1. #1
    OldBill
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    GOP Rep. Upton, who voted to impeach Trump, won't run again

    LANSING, Mich. (AP) — Longtime Michigan Republican Rep. Fred Upton, who voted to impeach President Donald Trump over the Jan. 6 Capitol insurrection, announced Tuesday he will not run for a 19th term in Congress.


    Upton, 68, is the fourth of 10 Republicans who backed impeachment to not seek reelection, joining Reps. John Katko of New York, Adam Kinzinger of Illinois and Anthony Gonzalez of Ohio.



    “Even the best stories has a last chapter. This is it for me,” Upton said during a speech on the House floor. "I’ve done the zillions of airline miles back and forth. I’ve signed Fred to over a million letters, cast more votes than anyone in this chamber while here and by most accounts have succeeded in making a difference, accomplishing what I've set out to do with more unfinished work still yet to come.”



    The recent once-a-decade redistricting process put the moderate Upton, of St. Joseph, and sixth-term Republican Rep. Bill Huizenga of Holland Township in the same GOP-leaning seat in the state's southwestern corner. In February, Upton's campaign aired an ad that signaled he was more likely to run, but he stopped short of announcing a bid.



    Trump has worked to exact revenge on those who crossed him — recruiting, endorsing and campaigning for challengers running against them. That includes Upton, whom Trump has slammed as a “RINO," a Republican in name only. “He doesn’t deserve to keep his seat,” Trump said in September.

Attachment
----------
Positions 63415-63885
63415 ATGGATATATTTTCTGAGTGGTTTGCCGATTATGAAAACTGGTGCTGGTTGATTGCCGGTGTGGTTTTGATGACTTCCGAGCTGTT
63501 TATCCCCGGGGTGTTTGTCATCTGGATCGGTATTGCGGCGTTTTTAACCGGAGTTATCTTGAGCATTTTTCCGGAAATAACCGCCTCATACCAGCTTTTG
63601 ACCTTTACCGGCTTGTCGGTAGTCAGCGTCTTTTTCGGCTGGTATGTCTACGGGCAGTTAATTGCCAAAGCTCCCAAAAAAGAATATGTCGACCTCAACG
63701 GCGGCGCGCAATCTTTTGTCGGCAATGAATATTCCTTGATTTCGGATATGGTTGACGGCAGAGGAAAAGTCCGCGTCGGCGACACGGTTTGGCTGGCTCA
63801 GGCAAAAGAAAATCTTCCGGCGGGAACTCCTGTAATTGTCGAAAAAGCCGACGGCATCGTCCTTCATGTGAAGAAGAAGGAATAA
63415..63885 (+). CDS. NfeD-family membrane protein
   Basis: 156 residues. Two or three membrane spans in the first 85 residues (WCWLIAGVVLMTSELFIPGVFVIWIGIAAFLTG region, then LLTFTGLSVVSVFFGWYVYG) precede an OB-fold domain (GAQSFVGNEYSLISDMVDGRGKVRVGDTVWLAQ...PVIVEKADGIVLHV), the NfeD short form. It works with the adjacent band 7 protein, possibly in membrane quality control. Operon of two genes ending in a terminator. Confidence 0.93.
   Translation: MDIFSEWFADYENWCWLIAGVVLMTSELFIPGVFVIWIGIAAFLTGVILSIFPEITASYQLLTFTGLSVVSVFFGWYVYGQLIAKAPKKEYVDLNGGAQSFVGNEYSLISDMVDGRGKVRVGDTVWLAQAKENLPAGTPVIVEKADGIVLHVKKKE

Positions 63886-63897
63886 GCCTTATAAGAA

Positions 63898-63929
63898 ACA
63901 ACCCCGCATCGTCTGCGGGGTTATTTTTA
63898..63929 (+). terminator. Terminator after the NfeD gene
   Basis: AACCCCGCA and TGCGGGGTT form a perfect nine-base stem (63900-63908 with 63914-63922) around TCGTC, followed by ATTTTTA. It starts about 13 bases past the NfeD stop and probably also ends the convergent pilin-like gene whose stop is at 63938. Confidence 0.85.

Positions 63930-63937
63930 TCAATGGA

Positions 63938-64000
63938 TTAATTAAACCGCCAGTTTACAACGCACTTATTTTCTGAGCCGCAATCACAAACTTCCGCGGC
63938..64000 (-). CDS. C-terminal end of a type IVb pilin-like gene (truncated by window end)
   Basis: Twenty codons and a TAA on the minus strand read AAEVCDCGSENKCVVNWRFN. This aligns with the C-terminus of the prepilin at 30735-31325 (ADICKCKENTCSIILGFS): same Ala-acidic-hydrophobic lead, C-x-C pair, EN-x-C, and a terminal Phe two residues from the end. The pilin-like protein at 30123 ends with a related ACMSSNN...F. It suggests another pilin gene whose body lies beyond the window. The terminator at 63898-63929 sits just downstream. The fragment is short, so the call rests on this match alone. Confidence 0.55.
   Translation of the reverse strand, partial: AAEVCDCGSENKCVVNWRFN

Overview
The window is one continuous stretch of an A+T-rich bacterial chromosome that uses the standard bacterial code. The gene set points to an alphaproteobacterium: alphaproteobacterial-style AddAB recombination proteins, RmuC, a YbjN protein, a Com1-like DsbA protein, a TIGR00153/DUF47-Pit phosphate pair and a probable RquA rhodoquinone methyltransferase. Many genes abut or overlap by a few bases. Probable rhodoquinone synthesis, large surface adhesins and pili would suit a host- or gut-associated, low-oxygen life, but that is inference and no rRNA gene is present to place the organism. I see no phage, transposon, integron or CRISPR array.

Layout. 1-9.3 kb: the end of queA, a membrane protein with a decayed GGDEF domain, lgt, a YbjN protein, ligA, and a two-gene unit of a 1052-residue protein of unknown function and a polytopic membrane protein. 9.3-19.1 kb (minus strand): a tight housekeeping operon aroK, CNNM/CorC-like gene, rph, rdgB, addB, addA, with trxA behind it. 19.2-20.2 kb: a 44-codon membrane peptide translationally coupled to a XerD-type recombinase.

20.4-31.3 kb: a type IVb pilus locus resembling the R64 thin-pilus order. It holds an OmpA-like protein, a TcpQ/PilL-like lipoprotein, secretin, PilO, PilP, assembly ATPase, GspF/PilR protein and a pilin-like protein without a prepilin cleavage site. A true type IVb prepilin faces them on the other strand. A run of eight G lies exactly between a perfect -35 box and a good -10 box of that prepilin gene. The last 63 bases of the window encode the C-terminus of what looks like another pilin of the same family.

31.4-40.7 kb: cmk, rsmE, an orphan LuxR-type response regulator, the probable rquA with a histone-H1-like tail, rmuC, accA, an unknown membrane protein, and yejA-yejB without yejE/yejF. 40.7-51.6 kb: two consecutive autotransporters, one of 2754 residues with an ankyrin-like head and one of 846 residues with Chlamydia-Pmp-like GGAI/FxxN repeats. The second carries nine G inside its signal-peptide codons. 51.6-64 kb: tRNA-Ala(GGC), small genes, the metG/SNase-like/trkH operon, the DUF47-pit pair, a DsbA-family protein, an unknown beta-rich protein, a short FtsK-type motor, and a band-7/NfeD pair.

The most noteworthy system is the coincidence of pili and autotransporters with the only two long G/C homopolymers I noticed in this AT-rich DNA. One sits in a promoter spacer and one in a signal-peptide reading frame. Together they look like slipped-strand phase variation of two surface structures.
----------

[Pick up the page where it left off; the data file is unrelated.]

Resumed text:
Trump last month endorsed Huizenga after earlier supporting another Republican primary challenger before the new district was drawn. On Tuesday, Trump issued a statement reacting to Upton's decision, saying: “UPTON QUITS! 4 down and 6 to go.”

    Upton, who was first elected in 1986 and chaired the House Energy and Commerce Committee from 2011 through 2016, became emotional as he ended his remarks in which he thanked his “salt-of-the-earth” constituents. He noted his parents were watching on C-SPAN.



    “Someone asked my wife Amey what would be the next chapter. She said, 'And they lived happily ever after.′ Indeed, we will.”

    Legislative highlights, Upton said, include a law to accelerate medical product development and what he said was his “driving mission” — a focus on jobs and the economy. He mentioned work to rev up American energy production, deal with climate change, reduce corporate taxes, rescue the domestic auto industry and protect the Great Lakes.
    He also said he has been hitting the road with Michigan Democratic Rep. Debbie Dingell "in a push for civility. Hopefully, civility and bipartisanship versus discord can rule not rue the day.”
    Dingell spoke after Upton, who stayed to watch. She also was emotional.

    “It is his civility that I and Congress will miss the most," she said. "Fred really believed that he was an American first, that reaching across the aisle was important, that working together is how we get things done for the American people.”


    Upton is the 16th House Republican to say he or she is not running for reelection, compared with 30 Democrats. The total had been 31 Democrats, but Filemon Vela, who said he was not seeking reelection, ended up resigning for another job last month.


    ___
    This story has been updated to correct the spelling of the first name of Fred Upton's wife Amey.